Plot twists have to walk this fine line.  First, they should be genuinely surprising, itself an uneviable task in the age of crowdsourced television sleuthing.  If the entire online world is able to get even slightly ahead of where you spaced out your reveals, your show is suddenly dumber than rocks.  Conversely, you also have to play fair enough that the twists don’t feel arbitrary or turn the entire sleuthing process from a fun game to an adversarial vendetta.  And that is really super easy to do, since the internet does not, generally speaking, have very thick skin.  

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Hey stupid jerkshow, you think I write this blog so I can feel not smarter than my TV?
The dual timeline theory walks that line well enough, in my opinion, but continuing to put twists ahead of characterization is starting to cause problems.  The scenes of Hopkins making cryptic threats and allusions to people are cast for maximum intrigue and portent, but they don’t appreciably change anything from last week.  We don’t learn any more about the human agendas being pursued, and the only real progress on the robut end is the closing moment of Maeve waking up to terrify a nonentity technician character.  I say only real progress, because while Dolores has the more dramatically presented moment of epiphany, flat out declaring an end to her damselhood, it fell flat for me.   Being convinced that this portion of the story is predestined to place her back in her loop for 3 more decades of oblivious victimization takes the triumphant winds out of those sails before it can really get going.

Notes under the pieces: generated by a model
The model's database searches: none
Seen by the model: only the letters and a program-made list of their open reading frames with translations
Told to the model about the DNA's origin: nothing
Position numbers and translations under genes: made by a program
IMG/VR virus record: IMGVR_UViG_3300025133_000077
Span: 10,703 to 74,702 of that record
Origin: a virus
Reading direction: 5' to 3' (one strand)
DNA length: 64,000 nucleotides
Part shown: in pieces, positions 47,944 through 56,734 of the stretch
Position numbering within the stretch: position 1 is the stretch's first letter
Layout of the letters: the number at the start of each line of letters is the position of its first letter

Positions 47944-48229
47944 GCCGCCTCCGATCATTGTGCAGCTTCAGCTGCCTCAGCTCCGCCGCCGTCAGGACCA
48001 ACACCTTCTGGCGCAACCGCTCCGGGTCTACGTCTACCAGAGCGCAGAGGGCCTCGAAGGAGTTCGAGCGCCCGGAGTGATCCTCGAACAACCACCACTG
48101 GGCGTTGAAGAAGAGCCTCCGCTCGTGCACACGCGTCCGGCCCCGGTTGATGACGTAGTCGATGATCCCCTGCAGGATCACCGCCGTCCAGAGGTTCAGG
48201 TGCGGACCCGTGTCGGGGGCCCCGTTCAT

It’s not her, or William’s, fault, but being stuck in prequel does them no favors dramatically.  I was more interested by her interrogation with Ford, who seems to know that she was a favorite of the mysterious Arnold.  “Have you been dreaming again, Dolores?  Imagining yourself breaking out of your modest little loop, and taking on a bigger role?” he taunts (emphasis added) in a manor that somehow blends kindly and malicious in that special Anthony Hopkins-sauce.